This year's Common Admission Test (CAT) for business schools around the country will go into record books as the first to allow students to declare themselves transgender, The Telegraph reported.
Of the 1.8 lakh students who took the test, 41 declared their transgender status. There are no toppers among the 41 - which means they are unlikely to get into elite B-schools such as the Indian Institutes of Management (IIM). However, doors are now open for them at private B-schools around the country.
The highest percentile score among the transgender examinees was 83.89, IIM Ahmedabad sources told The Telegraph.
This was the first year that the CAT offered a third gender option to students. When the Supreme Court had ruled in 2014 that the transgender community must be treated as a third gender, with the same rights as everyone else, the ruling applied also to educational establishments among other entities. In fact, education and job reservations could be granted under the Other Backward Classes (OBC) category if necessary.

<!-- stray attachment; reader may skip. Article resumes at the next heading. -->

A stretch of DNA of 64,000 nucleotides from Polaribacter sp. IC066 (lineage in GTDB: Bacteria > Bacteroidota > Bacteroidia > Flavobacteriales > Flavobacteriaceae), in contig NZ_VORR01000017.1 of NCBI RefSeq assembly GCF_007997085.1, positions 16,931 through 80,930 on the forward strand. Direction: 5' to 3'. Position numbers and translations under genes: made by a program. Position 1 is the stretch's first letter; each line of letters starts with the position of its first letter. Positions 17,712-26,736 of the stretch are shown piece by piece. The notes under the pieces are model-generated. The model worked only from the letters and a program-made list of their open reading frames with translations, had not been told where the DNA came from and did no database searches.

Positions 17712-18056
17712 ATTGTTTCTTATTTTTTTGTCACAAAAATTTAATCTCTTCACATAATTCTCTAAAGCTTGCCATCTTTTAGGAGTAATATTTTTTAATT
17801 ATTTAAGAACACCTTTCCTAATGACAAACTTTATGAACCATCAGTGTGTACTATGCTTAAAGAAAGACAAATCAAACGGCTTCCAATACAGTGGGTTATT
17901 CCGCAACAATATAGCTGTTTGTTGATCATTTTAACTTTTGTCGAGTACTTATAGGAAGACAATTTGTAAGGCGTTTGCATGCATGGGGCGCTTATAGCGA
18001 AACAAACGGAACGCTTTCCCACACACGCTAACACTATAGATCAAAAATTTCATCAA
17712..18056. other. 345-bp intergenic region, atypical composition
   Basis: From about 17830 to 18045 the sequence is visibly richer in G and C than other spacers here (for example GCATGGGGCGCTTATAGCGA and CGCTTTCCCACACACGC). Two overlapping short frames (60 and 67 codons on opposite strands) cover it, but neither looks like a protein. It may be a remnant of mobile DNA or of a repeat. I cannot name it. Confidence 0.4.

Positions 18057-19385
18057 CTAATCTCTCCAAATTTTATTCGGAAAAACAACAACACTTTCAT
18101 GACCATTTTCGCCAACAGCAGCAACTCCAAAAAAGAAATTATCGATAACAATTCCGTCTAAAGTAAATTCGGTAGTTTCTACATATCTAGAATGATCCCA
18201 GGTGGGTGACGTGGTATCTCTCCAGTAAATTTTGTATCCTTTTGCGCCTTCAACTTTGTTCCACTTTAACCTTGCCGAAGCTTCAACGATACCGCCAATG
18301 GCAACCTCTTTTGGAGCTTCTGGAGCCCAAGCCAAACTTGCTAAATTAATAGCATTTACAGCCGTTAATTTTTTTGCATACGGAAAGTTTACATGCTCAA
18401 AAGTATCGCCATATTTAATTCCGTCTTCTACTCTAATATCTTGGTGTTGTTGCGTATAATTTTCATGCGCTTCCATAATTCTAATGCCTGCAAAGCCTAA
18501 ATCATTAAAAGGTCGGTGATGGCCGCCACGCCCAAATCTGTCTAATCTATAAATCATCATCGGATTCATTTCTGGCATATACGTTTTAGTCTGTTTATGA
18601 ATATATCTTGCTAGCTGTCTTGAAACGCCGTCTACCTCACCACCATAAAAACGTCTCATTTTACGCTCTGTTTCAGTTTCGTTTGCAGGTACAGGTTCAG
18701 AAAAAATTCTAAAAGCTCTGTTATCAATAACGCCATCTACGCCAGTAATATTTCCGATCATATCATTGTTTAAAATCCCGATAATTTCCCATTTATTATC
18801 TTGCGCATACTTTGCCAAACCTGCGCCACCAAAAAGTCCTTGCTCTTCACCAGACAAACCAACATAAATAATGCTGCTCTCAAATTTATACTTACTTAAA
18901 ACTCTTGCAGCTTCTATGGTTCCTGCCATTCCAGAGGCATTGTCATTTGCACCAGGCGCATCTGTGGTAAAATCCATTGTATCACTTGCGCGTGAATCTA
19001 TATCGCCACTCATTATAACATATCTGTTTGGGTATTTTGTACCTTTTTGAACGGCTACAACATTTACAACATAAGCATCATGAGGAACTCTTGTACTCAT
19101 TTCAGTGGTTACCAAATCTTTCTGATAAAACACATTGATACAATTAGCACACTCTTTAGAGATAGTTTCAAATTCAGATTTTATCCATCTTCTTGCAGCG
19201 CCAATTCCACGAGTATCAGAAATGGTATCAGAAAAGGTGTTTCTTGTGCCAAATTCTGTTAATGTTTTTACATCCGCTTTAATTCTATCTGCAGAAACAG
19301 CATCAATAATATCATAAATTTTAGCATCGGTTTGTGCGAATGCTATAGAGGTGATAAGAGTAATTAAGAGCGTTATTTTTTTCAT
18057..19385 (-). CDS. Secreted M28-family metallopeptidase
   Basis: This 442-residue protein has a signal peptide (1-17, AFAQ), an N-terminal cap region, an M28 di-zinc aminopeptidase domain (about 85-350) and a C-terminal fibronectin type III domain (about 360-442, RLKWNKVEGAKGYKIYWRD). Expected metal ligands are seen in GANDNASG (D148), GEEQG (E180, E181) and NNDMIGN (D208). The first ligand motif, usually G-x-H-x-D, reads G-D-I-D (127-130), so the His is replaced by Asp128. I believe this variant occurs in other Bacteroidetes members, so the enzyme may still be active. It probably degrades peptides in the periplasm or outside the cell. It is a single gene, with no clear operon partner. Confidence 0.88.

"All national-level exams and institutions should follow CAT's example," said Rajesh Umadevi, director (programme) at the Bangalore-based NGO Sangama, which deals with the transgender community's causes.
The University Grants Commission, which regulates higher education, had last year asked all the universities and colleges to introduce the transgender option on their admission forms. Many have complied.